There are some who criticized the IOM conclusions and recommendations, which is always to be expected when there are conflicting opinions.  

What was the response of the International Association for Chronic Fatigue Syndrome/Myalgic Encephalomyelitis, which represents the major professional medical and scientific community? In an open letter to the expert IOM panel, they wrote:  Generally we agree with the majority of the Panel’s recommendations but believe that the elephant in the room – research funding –  alluded to in the report (e.g. Line 8) needs to be addressed more strongly and specifically. Federal funding for ME/CFS research over the last 3 decades has been inadequate to the broad-ranging and complex challenges presented by this illness. In recent years, only $5-$6 million annually has been awarded on an extramural basis, resulting in ME/CFS being the least-funded out of 240+ conditions that NIH (National Institute of Health) tracks annually. 

Ontario taking a lead 

The Ontario government has been funding the Environmental Health Clinic at Women’s College Hospital in Toronto, since 1996. It has the mandate to assess and make recommendations for treatment for patients referred for ME/CFS. Why this clinic? Because there is a large body of evidence that points to an environmental impact on cells. The cells’ detoxification systems are becoming dysfunctional, just like in many other chronic conditions and illnesses linked to the environment, including fibromyalgia and multiple chemical sensitivity. Known as oxidative stress, this dysfunction is what is causing damage to the mitochondria and systemic inflammation.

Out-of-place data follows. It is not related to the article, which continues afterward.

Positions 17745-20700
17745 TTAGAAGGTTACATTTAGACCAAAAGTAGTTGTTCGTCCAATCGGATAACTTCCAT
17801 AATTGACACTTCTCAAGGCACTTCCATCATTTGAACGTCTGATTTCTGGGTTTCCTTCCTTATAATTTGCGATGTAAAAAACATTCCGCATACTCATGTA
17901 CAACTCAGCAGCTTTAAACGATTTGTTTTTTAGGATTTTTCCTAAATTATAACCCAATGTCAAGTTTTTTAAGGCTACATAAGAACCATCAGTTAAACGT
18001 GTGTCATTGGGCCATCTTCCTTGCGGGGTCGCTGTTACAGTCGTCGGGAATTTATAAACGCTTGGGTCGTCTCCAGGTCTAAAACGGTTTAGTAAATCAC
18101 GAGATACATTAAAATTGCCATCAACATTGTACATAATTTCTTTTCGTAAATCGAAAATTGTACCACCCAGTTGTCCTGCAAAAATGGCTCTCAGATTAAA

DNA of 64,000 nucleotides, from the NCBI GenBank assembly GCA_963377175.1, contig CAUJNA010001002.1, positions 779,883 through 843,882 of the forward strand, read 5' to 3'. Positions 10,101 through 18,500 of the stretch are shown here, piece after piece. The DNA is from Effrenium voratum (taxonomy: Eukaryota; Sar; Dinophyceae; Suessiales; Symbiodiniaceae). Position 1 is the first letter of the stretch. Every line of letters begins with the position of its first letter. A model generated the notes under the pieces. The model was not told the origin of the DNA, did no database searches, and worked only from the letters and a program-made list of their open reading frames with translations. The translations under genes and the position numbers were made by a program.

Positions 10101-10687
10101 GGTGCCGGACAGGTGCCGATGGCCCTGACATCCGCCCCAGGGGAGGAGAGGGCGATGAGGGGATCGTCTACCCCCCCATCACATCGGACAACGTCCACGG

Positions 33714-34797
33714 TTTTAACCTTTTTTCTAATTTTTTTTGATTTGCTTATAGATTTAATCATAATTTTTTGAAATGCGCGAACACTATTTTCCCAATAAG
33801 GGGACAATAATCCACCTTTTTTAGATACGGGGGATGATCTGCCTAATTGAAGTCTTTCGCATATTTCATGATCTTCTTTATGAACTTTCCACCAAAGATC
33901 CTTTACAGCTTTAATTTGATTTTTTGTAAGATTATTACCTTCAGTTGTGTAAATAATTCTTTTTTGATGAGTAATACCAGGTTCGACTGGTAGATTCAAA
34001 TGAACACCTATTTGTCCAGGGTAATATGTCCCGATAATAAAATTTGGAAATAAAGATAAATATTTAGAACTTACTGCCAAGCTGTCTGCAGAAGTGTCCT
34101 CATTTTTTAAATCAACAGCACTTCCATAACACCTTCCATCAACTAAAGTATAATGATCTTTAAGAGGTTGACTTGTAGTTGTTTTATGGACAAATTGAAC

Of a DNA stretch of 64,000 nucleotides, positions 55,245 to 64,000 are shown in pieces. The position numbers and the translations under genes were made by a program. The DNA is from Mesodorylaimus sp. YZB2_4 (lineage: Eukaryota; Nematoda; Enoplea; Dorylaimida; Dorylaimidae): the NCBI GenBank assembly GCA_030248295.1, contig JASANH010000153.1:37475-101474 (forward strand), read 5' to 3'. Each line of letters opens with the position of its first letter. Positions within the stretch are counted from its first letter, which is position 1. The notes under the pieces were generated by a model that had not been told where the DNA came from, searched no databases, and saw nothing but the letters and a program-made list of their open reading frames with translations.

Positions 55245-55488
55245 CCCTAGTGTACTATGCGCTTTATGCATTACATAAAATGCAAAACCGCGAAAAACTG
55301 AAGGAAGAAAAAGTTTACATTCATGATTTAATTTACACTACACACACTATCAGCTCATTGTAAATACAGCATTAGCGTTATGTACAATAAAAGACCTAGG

The Ontario government has an opportunity to promote better care and support for ME/CFS patients. They have created an Interministerial Task Force (Ministries of Health and Long Term Care, and Environment) to consider the development and expansion of the Environmental Health Clinic, including the proposed recommendations from the medical and scientific community. The government has already begun funding a Fellowship training program for the next three years, and the present clinic is being moved to a better location within the hospital. 

May 12th is the birthday of Florence Nightingale.  Since 1992, it has been designated as International Awareness Day for Chronic Immunological and Neurological Diseases, such as ME/CFS, fibromyalgia and multiple chemical sensitivity.

I’m pleased to join the #May12BlogBomb awareness event.

Happy International Awareness Day to all.